Friday Letter If you build it, they will come

India's township and IT park development sites may look rugged today, but they are attracting the attention of investors who see the benefit of waiting for towns to grow around their assets. 

Driving south on the main road from Delhi to the town of Gurgaon, you will know when you've entered this rapidly expanding suburb. As the road approaches the area, miles to the south of India's capital, there's a sudden explosion of small stores selling building materials. As far as the eye can see are row after row of merchants selling marble, granite and wood. Not surprising for a town that is still, essentially, one big construction site.

Gurgaon was just a village until the DLF Group bought farms owned by locals and started developing housing societies for middle class residents of Delhi. In recent years many multinationals have set up shop in the city, attracted to its proximity to both the metropolis and its international airport. Today the area is growing at a phenomenal pace, and real estate funds have been grabbing tracts of land to prepare ambitious development projects.

In June, London-based Trikona Capital, manager of the India-focused real estate fund Trinity, made its largest investment to date in an IT park township development in a Special Economic Zone (SEZ) in Gurgaon. The firm paid £40 million ($81 million) for a 49.4 percent stake in Luxor Cyber City, to be developed over a 67 acre plot of land. By its completion in 2012, the township is to include over 8.2 million square feet of buildings not only for IT businesses, but also for housing, schools, shopping and entertainment facilities for its workers.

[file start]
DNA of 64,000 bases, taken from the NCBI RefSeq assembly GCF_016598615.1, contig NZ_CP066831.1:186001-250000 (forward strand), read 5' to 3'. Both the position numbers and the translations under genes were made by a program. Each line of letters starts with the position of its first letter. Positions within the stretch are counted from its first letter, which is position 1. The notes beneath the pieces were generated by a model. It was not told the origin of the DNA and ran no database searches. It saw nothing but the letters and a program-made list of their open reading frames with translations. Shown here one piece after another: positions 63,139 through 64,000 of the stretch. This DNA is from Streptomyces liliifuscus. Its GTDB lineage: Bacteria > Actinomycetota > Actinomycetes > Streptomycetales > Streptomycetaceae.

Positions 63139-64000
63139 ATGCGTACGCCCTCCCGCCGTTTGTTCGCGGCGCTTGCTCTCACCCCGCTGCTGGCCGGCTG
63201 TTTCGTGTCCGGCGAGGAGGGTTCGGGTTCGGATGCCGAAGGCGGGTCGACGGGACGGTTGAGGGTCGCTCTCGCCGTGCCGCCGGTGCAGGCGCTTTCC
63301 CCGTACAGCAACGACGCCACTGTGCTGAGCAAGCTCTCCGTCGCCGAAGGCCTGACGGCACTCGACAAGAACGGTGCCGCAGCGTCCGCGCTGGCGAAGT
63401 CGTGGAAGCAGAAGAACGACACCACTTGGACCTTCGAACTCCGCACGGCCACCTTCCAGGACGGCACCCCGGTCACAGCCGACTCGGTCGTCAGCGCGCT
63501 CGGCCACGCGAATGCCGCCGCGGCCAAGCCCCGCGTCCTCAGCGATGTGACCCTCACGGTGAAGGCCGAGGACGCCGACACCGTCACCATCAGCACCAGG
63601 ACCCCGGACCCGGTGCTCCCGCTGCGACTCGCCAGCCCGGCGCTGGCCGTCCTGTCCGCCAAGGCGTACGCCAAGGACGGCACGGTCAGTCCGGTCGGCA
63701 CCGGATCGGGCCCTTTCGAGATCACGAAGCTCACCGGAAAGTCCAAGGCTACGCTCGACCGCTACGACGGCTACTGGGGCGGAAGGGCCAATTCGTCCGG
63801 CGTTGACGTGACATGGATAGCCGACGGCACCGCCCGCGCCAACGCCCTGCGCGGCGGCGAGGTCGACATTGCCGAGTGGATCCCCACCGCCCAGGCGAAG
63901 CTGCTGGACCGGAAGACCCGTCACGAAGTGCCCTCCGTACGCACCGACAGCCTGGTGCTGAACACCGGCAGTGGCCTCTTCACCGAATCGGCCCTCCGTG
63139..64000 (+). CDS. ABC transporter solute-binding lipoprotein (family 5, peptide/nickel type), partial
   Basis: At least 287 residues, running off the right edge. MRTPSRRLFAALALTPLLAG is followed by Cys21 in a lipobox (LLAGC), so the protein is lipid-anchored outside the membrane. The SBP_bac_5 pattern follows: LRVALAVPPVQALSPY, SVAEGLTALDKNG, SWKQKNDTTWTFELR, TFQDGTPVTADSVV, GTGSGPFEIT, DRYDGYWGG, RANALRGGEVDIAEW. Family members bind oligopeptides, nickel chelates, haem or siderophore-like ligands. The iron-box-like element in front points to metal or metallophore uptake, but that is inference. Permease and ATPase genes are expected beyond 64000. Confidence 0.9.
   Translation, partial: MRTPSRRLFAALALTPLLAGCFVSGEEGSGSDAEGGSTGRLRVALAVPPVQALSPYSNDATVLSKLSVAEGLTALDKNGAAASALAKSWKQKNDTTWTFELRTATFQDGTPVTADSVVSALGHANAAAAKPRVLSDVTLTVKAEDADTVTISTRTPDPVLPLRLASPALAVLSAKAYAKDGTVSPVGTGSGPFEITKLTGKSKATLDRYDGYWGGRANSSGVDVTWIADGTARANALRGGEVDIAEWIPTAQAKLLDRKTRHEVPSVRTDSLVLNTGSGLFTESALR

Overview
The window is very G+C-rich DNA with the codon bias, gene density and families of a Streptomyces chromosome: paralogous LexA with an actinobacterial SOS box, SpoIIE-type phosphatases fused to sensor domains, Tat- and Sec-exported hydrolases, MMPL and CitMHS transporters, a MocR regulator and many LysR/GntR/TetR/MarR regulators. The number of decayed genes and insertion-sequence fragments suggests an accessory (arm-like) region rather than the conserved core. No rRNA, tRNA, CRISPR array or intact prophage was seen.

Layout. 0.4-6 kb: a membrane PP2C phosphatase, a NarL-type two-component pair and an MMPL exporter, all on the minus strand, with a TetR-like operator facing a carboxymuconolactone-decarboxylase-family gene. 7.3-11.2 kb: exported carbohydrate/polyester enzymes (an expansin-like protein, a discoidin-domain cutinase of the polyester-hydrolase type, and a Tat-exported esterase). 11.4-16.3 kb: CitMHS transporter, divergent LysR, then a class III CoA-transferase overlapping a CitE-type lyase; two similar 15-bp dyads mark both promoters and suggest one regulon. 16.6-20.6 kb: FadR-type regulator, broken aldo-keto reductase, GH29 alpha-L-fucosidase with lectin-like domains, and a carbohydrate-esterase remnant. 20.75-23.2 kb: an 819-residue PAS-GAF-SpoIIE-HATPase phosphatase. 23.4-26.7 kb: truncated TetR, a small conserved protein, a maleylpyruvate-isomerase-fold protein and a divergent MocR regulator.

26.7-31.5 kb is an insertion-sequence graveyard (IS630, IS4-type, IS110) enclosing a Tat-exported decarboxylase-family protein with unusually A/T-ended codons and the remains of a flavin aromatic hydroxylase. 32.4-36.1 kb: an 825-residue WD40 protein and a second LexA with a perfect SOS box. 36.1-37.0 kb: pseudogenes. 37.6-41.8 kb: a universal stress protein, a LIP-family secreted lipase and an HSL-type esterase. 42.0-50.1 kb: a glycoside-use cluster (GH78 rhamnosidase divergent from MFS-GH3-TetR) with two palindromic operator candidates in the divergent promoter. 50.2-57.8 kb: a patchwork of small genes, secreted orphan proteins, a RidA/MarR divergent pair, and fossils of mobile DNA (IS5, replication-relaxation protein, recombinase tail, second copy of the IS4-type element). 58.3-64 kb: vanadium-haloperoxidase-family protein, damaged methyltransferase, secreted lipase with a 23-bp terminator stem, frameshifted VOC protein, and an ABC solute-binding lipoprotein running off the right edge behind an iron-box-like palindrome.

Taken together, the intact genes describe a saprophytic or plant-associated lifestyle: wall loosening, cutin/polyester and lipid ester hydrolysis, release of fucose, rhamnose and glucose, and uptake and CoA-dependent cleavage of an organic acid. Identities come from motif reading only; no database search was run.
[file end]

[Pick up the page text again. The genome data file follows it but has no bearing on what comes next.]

Taking a look at Trikona's site today, you'd have no idea there are such illustrious plans in store. The site is a distance from Gurgaon's main area of development. It is accessed by a dirt road leading to an old and decaying Jain temple surrounded by overgrowth. Right before you get to the temple, you could be forgiven for missing the small wooden sign understatedly announcing that you've reached the future site of a £204 million development. The plot, located just behind the temple, is just an empty field today. But in six months' time, construction is due to begin on what is poised to become one of the area's most significant IT parks.

Although the site is removed from the main building activity in Gurgaon today, it is ideally situated in the corridor running between Gurgaon and the large planned development of IMT Manesar. It will also benefit from the fact that it is one of just two SEZs approved for the Gurgaon area, a distinction which will allow the companies residing in it to operate as foreign territories for the purposes of trade operations, duties and tariffs.

However, at the moment it takes a while to get out to the site, and so it is clear that significant infrastructure improvements will be needed to make Luxor smoothly connect to the rest of Gurgaon and Delhi. In fact, as you pass the chaotic jumble of unfinished roads, shanties, auto-rickshaws and cows sitting in the road on the way there, it is hard to reconcile the sight with the massive amount of money being raised for the Gurgaon area and others like it. But as many investors here will insist, a year from now Gurgaon will have completely changed. The city is constructing a metro line that will take passengers from Delhi to Gurgaon, and a new toll highway is to be built as well.

It's a common theme in India: the value lies not in what can be seen today, but what is in store for tomorrow.